Drosophila melanogaster, or fruit-fly is widely used in scientific and medical research. This 3mm-long insect usually accumulates around spoiled fruit. It has been used in genetics and developmental biology for almost a century, and today several thousand scientists are working on many different aspects of its biology.
The importance of Drosophila as an animal model was realised by Thomas Hunt Morgan, who was awarded the 1933 Nobel Prize for physiology or medicine after demonstating that genetic information is carried on chromosomes using drosophila. Since then this tiny insect, which breeds rapidly and is easily kept in a labaoratory, has performed a crucial role in genetics research.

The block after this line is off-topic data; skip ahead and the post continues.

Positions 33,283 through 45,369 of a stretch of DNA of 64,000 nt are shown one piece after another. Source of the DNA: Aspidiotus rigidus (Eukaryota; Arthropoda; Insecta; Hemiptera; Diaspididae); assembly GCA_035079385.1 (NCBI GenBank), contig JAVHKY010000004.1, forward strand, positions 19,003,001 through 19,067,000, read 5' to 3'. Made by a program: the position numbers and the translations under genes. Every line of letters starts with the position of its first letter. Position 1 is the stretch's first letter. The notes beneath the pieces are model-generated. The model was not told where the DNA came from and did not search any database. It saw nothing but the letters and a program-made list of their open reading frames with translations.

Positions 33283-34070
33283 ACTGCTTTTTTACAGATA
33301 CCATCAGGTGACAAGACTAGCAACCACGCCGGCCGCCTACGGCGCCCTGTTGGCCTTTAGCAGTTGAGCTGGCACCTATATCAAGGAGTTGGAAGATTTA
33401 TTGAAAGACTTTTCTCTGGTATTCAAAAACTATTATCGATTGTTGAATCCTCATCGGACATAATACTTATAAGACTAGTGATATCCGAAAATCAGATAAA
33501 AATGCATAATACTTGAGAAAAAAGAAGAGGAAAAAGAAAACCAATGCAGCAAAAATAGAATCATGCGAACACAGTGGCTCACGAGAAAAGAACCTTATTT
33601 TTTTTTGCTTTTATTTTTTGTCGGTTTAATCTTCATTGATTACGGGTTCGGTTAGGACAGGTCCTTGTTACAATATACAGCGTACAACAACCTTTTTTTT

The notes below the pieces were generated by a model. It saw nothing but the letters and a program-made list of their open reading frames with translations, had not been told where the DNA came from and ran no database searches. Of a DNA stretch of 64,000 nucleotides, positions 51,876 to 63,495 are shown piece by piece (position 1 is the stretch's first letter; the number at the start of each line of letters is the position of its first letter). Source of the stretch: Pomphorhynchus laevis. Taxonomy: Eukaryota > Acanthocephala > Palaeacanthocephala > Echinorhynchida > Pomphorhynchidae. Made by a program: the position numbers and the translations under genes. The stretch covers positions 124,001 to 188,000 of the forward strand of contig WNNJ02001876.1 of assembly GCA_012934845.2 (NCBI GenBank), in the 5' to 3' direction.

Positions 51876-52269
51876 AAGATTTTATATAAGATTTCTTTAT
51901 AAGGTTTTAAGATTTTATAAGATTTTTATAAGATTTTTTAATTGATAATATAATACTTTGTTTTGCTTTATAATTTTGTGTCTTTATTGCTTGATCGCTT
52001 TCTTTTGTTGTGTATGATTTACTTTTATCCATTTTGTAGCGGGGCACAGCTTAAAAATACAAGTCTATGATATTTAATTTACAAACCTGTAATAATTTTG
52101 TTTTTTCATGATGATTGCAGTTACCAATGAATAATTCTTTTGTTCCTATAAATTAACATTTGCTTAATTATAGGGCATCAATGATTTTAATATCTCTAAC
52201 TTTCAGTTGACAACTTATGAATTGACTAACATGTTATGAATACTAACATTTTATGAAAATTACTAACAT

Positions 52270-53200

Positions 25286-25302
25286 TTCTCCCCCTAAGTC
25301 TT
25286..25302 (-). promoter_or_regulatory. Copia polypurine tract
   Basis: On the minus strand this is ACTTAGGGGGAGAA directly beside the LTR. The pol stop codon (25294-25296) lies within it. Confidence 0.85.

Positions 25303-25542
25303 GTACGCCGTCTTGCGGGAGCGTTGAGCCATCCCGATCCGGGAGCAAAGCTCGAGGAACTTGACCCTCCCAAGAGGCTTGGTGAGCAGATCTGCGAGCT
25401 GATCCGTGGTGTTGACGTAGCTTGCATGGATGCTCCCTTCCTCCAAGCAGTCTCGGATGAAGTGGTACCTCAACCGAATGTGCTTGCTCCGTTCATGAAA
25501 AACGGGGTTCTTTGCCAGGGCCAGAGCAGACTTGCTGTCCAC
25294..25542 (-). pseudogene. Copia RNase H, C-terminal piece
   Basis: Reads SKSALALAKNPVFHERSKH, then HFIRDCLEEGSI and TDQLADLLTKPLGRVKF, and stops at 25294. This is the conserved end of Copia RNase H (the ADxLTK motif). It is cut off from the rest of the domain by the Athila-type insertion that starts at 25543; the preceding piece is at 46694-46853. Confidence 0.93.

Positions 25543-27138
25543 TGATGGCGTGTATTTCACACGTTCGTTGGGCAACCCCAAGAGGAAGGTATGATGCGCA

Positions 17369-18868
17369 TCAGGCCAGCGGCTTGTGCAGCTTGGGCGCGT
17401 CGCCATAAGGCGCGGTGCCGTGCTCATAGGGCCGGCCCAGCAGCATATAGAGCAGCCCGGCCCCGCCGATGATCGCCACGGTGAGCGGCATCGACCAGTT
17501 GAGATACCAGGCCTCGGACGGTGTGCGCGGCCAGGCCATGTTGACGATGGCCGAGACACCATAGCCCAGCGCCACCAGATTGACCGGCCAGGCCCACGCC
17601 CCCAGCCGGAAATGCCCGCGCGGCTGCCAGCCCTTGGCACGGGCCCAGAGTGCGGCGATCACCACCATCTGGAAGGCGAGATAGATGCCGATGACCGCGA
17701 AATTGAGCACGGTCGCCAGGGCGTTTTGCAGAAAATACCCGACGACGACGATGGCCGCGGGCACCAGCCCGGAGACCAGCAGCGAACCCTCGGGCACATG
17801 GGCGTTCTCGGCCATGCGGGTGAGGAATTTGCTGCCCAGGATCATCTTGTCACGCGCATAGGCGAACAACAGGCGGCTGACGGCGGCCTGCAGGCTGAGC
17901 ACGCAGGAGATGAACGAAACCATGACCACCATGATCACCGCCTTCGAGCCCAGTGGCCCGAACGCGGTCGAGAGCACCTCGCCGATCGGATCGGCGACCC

Its importance for human health was recognised more recently by the award of the Nobel prize for medicine in 1995, for work on the genetic control of early embryonic development. Mutant flies with defects in any of several thousand genes are available, and the entire genome has recently been sequenced.
Drosophila helped in the development of drugs to combat pathogens responsible for a range of diseases from skin infections to pneumonia and meningitis. Recent research with fruitflies has focused on the pathology of Alzheimer’s disease, for although the flies have a very simple brain they have highly developed muscles and nerves.